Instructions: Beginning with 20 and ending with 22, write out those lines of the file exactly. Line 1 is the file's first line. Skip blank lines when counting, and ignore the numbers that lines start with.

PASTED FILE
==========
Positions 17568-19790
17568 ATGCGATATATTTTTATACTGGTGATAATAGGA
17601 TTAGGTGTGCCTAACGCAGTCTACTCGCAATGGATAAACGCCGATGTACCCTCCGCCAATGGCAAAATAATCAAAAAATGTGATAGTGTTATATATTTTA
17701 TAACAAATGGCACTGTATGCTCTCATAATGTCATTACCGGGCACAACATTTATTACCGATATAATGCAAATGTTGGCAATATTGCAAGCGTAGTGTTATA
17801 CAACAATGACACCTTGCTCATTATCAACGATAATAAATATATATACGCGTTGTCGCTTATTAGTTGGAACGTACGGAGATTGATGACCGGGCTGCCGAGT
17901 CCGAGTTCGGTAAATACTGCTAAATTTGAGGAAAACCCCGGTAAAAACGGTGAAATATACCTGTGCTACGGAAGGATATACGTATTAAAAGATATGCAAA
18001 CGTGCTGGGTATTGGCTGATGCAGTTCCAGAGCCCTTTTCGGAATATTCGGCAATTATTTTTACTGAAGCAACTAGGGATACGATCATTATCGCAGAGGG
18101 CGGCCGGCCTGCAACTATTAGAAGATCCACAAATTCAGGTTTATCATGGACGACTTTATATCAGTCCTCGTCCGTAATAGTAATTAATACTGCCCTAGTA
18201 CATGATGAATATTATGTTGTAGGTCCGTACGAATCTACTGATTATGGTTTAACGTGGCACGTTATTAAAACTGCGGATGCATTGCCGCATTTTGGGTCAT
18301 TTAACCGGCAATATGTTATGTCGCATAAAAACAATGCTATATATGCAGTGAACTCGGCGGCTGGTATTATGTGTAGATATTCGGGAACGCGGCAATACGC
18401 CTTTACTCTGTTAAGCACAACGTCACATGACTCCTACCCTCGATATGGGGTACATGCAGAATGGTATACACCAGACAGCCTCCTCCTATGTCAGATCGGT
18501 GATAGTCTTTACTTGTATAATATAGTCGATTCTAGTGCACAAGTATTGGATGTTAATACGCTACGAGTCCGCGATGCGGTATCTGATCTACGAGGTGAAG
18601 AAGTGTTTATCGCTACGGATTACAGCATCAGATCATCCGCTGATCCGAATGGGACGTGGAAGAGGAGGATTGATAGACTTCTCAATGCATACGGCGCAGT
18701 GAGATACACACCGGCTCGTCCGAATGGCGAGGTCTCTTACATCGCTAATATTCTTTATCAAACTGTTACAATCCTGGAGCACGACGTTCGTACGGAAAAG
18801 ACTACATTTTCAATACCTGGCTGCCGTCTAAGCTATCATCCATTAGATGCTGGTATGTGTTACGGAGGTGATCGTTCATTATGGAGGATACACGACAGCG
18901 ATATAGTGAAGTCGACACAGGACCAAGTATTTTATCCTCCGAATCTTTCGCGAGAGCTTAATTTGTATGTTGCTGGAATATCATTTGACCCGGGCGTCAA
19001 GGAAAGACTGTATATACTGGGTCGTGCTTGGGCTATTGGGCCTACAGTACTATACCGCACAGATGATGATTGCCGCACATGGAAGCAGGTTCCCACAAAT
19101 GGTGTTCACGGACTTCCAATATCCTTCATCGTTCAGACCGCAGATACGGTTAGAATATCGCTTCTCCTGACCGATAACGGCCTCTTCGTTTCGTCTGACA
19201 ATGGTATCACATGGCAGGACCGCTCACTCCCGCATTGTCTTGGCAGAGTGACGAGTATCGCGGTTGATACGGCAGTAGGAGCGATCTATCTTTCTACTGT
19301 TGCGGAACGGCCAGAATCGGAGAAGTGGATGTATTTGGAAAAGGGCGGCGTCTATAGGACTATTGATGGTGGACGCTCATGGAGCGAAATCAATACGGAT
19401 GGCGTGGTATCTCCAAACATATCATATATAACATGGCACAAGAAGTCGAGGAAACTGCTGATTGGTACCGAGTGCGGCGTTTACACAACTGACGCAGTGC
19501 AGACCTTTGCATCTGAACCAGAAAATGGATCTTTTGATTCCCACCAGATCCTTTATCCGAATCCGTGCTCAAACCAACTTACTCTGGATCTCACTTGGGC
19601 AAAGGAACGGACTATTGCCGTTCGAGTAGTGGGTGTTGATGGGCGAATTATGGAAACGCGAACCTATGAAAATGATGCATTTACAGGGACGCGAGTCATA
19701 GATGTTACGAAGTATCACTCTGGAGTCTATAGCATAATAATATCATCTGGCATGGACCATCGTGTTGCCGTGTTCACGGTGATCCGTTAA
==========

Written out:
19301 TGCGGAACGGCCAGAATCGGAGAAGTGGATGTATTTGGAAAAGGGCGGCGTCTATAGGACTATTGATGGTGGACGCTCATGGAGCGAAATCAATACGGAT
19401 GGCGTGGTATCTCCAAACATATCATATATAACATGGCACAAGAAGTCGAGGAAACTGCTGATTGGTACCGAGTGCGGCGTTTACACAACTGACGCAGTGC
19501 AGACCTTTGCATCTGAACCAGAAAATGGATCTTTTGATTCCCACCAGATCCTTTATCCGAATCCGTGCTCAAACCAACTTACTCTGGATCTCACTTGGGC